When looking at previous statements on the topic, although not specific for COVID-19 vaccine, some issues deserve to be considered in the current frame as well. The Italian Healthcare Council identified severe asthma as a risk factor for vaccination-related adverse events and it recommended vaccines administration in a hospital setting for severe asthmatic patients [10]. A more restrictive position was expressed by the European Academy of Allergy Clinical Immunology (EAACI), which identified at risk patients only among individuals experiencing a previous allergic reaction to the same vaccine or to his preservatives [11]. Such a recommendation may not be completely applicable to the current situation, as we are facing a new disease and are using new vaccines. Nonetheless, up to now, anaphylaxis has been the only life-threatening condition reported during the vaccination campaign and therefore has to be properly managed and prevented. The identification of the culprit allergen as well as the mechanisms involved are still under investigation, though a potential involvement of polyethylene glycol has been suggested [12]. In the meantime, it is crucial that the vaccination campaign goes on, supported by an “empirical” yet reasonable safety protocol, relying on the known evidence on the topic. At risk patients might be identified in three categories:
  • Patients with previous documented hypersensitivity reactions to vaccines. BNT16b2 is different from the known vaccines but as a precautionary approach, administration in a hospital setting is advisable.
  • Patients affected by mastocytosis, with previous repeated episodes of anaphylaxis. Though previous studies did not identify it as a risk condition for vaccination, those patients deserve to receive vaccination in a hospital setting under specialist supervision, as previously stated [13].
  • Patients with severe asthma. Though no severe reaction to vaccines have been reported, a strong relationship has been observed between asthma and anaphylaxis, especially when asthma is not well-controlled [14]. For those patients, hospital administration is recommended.
At the moment a documented hypersensitivity to polyethylene glycol cannot be considered a specific contraindication to COVID-19 vaccine; its causative role in the reported anaphylaxis episode needs to be confirmed [12].
When hospital administration is recommended, some requirements need to be considered in terms of protocol and equipment. Besides epinephrine, a venous access and the availability of a resuscitation team are essential. The observation time may be at least 30 min, but the patients should have the possibility of a fast track to the hospital in case of necessity. The use of premedication protocols should be evaluated in specific cases.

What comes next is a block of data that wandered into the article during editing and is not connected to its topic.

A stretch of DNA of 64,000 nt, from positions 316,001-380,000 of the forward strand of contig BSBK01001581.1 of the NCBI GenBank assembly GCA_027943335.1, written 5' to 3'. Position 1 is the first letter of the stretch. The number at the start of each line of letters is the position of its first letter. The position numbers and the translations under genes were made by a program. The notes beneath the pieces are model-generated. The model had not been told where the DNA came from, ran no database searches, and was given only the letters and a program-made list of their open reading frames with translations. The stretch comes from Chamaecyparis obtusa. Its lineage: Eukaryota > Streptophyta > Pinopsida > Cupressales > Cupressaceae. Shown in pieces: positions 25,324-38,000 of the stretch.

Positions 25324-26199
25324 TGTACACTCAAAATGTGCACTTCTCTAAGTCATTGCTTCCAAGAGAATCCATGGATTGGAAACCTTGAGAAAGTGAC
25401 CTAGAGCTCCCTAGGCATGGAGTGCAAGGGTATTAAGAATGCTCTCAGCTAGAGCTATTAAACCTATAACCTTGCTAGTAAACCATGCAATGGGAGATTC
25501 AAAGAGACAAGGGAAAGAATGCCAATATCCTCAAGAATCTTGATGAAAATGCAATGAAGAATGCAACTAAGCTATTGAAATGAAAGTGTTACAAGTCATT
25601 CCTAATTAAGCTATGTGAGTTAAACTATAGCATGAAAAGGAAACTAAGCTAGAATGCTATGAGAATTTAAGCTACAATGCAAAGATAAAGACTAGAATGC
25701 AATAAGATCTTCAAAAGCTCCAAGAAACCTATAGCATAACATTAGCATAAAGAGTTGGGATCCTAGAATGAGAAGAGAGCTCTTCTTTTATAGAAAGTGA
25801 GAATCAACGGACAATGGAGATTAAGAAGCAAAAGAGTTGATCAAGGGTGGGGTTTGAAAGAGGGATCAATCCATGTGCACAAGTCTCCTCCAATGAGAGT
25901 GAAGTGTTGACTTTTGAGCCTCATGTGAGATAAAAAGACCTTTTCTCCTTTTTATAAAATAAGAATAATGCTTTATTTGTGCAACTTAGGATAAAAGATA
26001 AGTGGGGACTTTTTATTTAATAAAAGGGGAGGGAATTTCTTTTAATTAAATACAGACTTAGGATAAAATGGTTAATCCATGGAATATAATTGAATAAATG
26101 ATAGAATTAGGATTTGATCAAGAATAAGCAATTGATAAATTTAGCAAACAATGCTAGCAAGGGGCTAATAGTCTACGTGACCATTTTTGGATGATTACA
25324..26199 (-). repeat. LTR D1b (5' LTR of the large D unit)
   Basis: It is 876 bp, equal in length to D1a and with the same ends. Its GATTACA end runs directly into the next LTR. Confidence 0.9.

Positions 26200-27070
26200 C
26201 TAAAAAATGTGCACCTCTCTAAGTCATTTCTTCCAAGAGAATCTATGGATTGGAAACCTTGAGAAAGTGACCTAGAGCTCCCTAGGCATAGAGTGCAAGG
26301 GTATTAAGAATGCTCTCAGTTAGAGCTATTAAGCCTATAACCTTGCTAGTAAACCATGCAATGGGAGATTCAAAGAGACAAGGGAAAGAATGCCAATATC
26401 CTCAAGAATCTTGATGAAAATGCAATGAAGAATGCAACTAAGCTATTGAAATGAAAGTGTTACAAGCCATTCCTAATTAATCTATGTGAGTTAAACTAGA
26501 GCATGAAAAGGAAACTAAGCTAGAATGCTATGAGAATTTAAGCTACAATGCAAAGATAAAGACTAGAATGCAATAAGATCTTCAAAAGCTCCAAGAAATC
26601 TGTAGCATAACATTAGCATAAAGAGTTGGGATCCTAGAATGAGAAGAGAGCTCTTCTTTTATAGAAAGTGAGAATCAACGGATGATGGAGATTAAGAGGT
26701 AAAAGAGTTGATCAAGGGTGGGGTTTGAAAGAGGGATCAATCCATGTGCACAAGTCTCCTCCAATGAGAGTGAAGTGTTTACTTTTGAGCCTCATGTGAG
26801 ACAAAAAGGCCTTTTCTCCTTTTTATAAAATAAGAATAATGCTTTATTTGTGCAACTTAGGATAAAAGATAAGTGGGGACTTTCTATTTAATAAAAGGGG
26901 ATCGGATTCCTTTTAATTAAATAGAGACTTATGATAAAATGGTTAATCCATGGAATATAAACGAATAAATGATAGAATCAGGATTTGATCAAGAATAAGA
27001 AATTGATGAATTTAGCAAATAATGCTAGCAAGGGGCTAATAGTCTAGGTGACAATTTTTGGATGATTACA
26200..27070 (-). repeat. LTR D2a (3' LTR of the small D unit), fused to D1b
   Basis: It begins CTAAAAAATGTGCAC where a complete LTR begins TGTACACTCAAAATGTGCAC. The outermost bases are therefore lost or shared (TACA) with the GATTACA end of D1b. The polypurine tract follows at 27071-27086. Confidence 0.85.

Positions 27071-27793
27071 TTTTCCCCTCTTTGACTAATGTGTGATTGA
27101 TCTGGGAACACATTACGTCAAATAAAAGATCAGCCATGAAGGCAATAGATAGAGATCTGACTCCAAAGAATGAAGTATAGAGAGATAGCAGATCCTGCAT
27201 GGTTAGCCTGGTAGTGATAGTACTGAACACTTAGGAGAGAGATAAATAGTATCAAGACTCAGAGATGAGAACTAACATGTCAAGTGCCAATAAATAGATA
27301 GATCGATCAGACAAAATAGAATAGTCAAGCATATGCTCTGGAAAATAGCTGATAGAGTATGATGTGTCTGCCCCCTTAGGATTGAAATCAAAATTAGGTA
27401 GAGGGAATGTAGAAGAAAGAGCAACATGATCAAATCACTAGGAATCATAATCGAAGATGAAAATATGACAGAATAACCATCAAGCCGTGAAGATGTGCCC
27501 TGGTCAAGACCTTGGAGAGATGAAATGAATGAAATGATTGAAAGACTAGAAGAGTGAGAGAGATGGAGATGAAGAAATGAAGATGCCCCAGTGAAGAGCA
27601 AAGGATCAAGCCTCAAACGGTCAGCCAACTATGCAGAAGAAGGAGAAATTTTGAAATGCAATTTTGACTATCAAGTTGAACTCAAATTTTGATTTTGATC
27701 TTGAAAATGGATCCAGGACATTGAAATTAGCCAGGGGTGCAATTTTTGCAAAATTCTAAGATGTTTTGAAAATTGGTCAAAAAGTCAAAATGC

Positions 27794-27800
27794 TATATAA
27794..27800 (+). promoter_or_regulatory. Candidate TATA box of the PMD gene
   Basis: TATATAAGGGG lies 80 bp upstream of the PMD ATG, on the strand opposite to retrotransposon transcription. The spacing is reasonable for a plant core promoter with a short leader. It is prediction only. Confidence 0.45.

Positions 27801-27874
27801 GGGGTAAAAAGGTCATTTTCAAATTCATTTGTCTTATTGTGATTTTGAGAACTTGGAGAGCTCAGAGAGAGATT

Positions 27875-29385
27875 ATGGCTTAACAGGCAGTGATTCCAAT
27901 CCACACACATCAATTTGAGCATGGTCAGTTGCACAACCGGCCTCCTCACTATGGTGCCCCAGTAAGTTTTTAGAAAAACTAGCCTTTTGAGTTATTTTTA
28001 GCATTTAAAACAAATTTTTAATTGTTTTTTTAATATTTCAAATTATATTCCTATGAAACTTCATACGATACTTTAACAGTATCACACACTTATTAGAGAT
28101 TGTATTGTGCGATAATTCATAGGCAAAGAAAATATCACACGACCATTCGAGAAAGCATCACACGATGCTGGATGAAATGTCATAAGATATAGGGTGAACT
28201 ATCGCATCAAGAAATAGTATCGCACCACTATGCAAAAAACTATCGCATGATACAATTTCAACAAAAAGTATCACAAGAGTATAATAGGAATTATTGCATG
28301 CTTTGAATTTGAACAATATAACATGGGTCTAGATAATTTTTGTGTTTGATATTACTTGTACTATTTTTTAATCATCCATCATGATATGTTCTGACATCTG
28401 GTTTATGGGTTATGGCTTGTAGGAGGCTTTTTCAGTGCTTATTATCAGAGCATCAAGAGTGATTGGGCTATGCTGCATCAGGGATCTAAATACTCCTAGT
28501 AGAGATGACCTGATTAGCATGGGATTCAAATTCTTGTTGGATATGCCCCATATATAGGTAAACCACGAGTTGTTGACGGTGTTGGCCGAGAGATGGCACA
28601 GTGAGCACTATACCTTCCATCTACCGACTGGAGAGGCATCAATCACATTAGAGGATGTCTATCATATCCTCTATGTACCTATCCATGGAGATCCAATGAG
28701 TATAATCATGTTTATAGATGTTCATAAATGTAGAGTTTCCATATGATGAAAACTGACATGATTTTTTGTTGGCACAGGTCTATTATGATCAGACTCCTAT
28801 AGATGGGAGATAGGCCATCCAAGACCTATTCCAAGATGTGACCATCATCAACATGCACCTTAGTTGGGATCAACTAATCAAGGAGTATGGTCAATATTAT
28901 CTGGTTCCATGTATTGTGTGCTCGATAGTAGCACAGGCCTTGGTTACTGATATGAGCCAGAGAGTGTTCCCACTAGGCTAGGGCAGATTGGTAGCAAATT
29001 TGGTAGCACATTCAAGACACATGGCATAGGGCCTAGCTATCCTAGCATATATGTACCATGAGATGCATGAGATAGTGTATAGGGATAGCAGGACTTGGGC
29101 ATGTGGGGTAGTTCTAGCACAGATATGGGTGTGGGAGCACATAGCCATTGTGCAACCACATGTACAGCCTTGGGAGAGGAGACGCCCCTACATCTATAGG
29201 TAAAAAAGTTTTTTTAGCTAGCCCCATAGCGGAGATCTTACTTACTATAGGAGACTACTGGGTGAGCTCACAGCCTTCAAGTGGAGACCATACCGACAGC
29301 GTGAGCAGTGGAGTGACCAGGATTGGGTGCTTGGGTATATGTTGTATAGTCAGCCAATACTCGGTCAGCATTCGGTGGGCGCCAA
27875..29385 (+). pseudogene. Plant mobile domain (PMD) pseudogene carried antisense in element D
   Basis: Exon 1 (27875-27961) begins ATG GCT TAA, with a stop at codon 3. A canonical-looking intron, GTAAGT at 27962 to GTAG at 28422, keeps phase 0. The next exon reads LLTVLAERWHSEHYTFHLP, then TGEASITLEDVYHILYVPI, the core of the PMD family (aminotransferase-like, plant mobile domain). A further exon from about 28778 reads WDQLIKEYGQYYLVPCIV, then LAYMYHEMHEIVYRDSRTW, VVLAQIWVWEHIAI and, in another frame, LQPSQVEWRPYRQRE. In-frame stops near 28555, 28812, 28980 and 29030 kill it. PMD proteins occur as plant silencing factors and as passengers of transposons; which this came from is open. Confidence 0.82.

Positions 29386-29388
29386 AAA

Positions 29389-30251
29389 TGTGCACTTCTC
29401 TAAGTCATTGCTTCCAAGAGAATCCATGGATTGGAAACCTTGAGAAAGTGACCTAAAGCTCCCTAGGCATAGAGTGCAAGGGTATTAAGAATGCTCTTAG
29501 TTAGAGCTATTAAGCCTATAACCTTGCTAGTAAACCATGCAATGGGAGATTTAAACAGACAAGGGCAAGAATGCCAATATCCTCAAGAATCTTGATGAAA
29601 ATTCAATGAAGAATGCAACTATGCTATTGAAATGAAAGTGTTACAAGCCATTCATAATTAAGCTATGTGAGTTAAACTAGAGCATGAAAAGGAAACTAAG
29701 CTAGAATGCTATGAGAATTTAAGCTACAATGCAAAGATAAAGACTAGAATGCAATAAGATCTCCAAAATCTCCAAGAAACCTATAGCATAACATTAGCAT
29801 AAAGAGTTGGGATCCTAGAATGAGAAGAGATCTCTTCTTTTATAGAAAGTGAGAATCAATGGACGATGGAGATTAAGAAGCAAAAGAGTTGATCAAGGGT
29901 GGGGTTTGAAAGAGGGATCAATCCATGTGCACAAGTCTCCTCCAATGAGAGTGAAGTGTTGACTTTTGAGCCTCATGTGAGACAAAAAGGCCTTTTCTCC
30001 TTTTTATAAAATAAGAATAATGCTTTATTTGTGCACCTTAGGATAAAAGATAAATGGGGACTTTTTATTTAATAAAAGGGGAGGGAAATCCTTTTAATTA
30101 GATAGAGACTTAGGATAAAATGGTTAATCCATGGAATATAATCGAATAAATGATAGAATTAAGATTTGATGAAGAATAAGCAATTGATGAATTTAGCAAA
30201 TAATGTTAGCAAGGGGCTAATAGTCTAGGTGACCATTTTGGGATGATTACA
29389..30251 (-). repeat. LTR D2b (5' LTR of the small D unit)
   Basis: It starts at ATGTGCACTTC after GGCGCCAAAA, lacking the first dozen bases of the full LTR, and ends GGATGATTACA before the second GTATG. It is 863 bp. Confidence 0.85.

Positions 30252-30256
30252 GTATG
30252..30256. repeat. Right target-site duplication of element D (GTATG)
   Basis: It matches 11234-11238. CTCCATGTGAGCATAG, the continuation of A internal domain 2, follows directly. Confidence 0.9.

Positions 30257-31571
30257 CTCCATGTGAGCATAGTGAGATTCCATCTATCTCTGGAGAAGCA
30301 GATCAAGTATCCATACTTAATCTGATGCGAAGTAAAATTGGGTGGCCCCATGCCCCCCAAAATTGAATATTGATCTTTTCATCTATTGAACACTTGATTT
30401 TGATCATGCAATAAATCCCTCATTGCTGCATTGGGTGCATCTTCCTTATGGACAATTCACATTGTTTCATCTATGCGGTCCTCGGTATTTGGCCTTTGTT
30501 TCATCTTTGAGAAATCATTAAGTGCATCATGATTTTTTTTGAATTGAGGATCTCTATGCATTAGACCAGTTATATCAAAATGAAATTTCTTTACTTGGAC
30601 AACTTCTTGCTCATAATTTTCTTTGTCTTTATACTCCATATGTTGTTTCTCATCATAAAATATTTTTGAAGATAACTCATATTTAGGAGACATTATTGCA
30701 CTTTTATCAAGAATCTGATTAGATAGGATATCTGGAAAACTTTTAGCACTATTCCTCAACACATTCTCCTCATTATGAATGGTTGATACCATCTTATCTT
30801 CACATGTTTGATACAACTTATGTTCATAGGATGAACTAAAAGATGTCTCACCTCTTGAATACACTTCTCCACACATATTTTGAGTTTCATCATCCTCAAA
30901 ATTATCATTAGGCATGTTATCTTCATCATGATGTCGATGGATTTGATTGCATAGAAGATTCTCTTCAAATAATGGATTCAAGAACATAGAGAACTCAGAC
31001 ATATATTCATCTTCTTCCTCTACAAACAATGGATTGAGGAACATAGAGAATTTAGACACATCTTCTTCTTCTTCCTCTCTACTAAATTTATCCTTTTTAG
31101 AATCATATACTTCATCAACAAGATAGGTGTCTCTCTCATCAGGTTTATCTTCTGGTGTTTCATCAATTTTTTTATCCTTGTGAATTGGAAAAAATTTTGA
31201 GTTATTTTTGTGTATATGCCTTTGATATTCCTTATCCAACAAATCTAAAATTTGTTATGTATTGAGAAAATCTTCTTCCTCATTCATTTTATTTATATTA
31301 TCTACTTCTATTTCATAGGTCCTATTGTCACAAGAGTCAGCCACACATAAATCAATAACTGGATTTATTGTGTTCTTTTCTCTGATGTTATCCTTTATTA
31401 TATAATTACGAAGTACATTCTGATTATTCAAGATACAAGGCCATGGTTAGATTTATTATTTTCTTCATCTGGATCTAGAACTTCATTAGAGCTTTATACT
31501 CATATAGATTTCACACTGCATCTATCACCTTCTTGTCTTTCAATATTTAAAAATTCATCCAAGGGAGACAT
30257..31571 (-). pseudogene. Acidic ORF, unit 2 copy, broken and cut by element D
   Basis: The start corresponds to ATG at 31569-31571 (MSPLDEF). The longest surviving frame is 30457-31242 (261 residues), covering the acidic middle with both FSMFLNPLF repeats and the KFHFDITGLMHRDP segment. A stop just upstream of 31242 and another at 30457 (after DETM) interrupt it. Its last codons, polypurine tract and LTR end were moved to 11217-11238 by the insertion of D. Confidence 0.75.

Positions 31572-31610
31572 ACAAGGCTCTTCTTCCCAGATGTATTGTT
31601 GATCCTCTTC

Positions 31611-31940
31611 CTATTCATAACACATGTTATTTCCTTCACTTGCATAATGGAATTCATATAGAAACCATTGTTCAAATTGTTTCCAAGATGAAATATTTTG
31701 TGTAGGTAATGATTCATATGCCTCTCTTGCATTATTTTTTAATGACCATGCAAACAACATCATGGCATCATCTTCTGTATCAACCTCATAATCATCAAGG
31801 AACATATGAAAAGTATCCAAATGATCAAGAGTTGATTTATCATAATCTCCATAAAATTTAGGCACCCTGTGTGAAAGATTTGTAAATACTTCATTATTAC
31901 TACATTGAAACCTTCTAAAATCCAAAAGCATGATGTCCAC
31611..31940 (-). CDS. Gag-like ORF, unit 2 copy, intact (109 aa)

Further research is needed in order to deeply investigate COVID-19 vaccines safety profile and to identify patient related risk factors, including specific pathological conditions affecting the immune system and potentially impacting on the vaccine outcomes [15,16,17]. Vaccines is running a Special Issue titled “When Vaccinations are Challenging: From Immune Diseases to Hypersensitivity Reactions”. Reviews and research contributions on COVID-19 vaccinations, as well as on the other topics listed in the Journal dedicated web page [18] are welcome.
However, despite the strong rationale supporting many anti-COVID-19 therapies, such as antivirals, cell-entry inhibitors, and immune-modulators, none of them have shown to be completely effective in all the affected individuals [17]. Under that perspective, preventive strategies are even more crucial, and more than one potential vaccine target against Sars-CoV-2 is currently under investigation, as a basis to develop universal vaccines against various new strains [19].
Anyway, in the meantime, the fear of hypersensitivity or adverse reactions should not overcome the worldwide need for carrying on the vaccination program, especially when considering that up to now the systemic allergic reactions were rare and the risk very low.

Conflicts of Interest

The authors declare no conflict of interest.


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Caminati, M.; Guarnieri, G.; Senna, G. Who Is Really at Risk for Anaphylaxis Due to COVID-19 Vaccine? Vaccines 2021, 9, 38.

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Caminati M, Guarnieri G, Senna G. Who Is Really at Risk for Anaphylaxis Due to COVID-19 Vaccine? Vaccines. 2021; 9(1):38.

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Caminati, Marco, Gabriella Guarnieri, and Gianenrico Senna. 2021. "Who Is Really at Risk for Anaphylaxis Due to COVID-19 Vaccine?" Vaccines 9, no. 1: 38.